Home Opinion Frank Short Looking at a bigger picture on the Solomon Islands tourism needs3...

Looking at a bigger picture on the Solomon Islands tourism needs3 min read

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Photo courtesy of Tourism Solomons.

Delivering the keynote address at a recent tourism forum in Honiara,  Prime Minister Manasseh  Sogavare said the marketing and promotion of the Solomon Islands, especially in its key source markets, will continue to be a priority challenge to address.

He stressed the need for the country’s tourism industry to embrace a low-cost, high-impact approach if it was to achieve its objectives in 2020, adding “The challenge is due to limited funding resource allocation amidst many pressing priorities on the government,” he said.

I guess preventative measures hitting travellers due to the onset of coronavirus will impact on tourist numbers this year and a further challenge to attaining objectives.

With dwindling returns from round log exports there is no question that the government needs to maximise the potential of the tourism industry and that entails marketing to broaden awareness of the potential of the Solomons as an attractive tourist destination. Along with that aspect,there will need to be a workforce as tourism develops, to invest more in holiday accommodation and expand the opportunities for visitor’s experiences.

Such ideas will cost money and the Prime Minister has said government funding is limited.

New Zealand in recent years set aside a significant amount of money from its aid budget to developing the second international airport at Munda in the Western Province and in improving various airstrips in the Solomons.

The New Zealand government has demonstrated its commitment to tourism related activities and the Prime Minister has acknowledged the valuable assistance to the sector from the New Zealand Government.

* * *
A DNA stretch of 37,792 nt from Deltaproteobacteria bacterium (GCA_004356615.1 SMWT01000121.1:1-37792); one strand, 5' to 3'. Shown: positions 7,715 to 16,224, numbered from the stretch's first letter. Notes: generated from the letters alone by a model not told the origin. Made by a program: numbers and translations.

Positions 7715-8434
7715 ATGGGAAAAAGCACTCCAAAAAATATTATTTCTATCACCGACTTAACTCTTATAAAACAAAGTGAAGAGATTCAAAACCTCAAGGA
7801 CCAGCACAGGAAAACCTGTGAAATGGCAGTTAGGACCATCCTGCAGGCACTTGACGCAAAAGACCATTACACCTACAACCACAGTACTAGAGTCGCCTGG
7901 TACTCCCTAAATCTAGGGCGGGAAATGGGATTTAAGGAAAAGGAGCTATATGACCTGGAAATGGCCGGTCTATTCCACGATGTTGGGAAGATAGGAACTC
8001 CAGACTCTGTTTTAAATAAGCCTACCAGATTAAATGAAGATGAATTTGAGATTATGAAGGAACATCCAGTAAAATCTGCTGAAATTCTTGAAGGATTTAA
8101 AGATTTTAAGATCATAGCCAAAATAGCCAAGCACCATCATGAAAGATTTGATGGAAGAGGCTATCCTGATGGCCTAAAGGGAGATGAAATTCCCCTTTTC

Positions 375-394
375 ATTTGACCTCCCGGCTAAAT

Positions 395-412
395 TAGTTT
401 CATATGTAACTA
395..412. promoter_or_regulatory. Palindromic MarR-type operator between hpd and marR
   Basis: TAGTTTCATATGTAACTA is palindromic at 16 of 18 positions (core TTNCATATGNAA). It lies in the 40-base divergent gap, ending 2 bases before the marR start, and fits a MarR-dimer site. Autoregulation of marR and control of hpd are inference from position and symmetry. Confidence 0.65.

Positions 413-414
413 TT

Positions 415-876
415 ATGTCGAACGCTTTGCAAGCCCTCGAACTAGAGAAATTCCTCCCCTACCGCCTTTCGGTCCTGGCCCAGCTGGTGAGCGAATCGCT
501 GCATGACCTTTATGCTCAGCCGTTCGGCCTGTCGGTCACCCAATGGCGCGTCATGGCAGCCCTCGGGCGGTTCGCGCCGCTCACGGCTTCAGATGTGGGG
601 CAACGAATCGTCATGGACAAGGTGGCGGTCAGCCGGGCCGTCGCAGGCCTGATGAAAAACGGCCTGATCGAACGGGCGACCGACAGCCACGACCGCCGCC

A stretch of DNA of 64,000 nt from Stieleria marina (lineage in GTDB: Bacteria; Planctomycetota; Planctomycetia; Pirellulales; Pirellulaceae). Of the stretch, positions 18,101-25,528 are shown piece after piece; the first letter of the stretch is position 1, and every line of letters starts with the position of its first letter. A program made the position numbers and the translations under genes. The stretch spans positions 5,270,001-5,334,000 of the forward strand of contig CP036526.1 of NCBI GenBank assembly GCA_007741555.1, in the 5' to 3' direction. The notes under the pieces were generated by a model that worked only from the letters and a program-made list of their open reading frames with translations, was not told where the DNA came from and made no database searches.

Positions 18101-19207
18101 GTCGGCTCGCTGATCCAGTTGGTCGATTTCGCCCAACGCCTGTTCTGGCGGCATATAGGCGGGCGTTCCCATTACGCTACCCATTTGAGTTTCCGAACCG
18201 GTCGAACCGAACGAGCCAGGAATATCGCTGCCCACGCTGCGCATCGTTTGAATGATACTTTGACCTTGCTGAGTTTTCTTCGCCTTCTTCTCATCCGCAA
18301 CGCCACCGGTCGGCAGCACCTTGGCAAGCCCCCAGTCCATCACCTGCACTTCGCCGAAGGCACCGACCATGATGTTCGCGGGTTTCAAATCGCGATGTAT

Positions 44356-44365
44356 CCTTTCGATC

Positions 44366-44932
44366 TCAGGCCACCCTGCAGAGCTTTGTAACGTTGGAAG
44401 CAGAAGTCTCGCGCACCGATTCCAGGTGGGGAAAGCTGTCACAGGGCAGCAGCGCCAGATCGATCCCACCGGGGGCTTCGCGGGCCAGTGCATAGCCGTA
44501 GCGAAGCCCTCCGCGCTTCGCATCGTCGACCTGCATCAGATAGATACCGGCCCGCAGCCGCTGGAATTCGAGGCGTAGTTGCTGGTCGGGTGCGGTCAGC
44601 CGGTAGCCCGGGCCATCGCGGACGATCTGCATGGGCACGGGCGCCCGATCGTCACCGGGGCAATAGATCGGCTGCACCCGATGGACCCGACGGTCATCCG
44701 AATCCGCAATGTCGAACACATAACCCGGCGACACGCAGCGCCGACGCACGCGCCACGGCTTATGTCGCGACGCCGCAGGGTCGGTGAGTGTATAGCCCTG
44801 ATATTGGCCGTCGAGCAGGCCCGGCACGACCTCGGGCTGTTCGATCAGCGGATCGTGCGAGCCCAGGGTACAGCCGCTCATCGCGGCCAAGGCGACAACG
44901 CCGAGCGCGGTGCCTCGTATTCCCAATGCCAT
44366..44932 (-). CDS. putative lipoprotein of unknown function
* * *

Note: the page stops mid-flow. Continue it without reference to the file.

The Solomon Islands has probably the highest birth rate in the Pacific and also has very high unemployment.

With a sound marketing plan for tourism, coupled with infrastructure and labour force training, it is possible that the tourism sector could give a much needed boost to the economy and create jobs.

The visit to Honiara this week by the Australian and New Zealand Defence Advisors to discuss regional security is seen as important against the need for stability, good governance and social order in the Solomon Islands in the context of the expectations of the close neighbours.

Both Defence Advisors said they supported the Solomon Islands development in furtherance of security.

Taking the lead from New Zealand’s aid assistance with the development of the country’s second airport, it would seem to be prudent for further support from both Australia and New Zealand to help the Solomon Islands meet its needs in growing its tourism sector and related development needs.

As the Prime Minister reportedly said this week, “Security in the region is a collective responsibility.”

A rising population, high unemployment, dwindling income from what has been the mainstay of the Solomon’s economy, round log exports, a potential money earner such as tourism, but one lacking the 
infrastructure still and the finance to expand; the implications and the opportunities of such a scenario cannot have been lost on the two visiting security chiefs.

Yours sincerely

Frank Short

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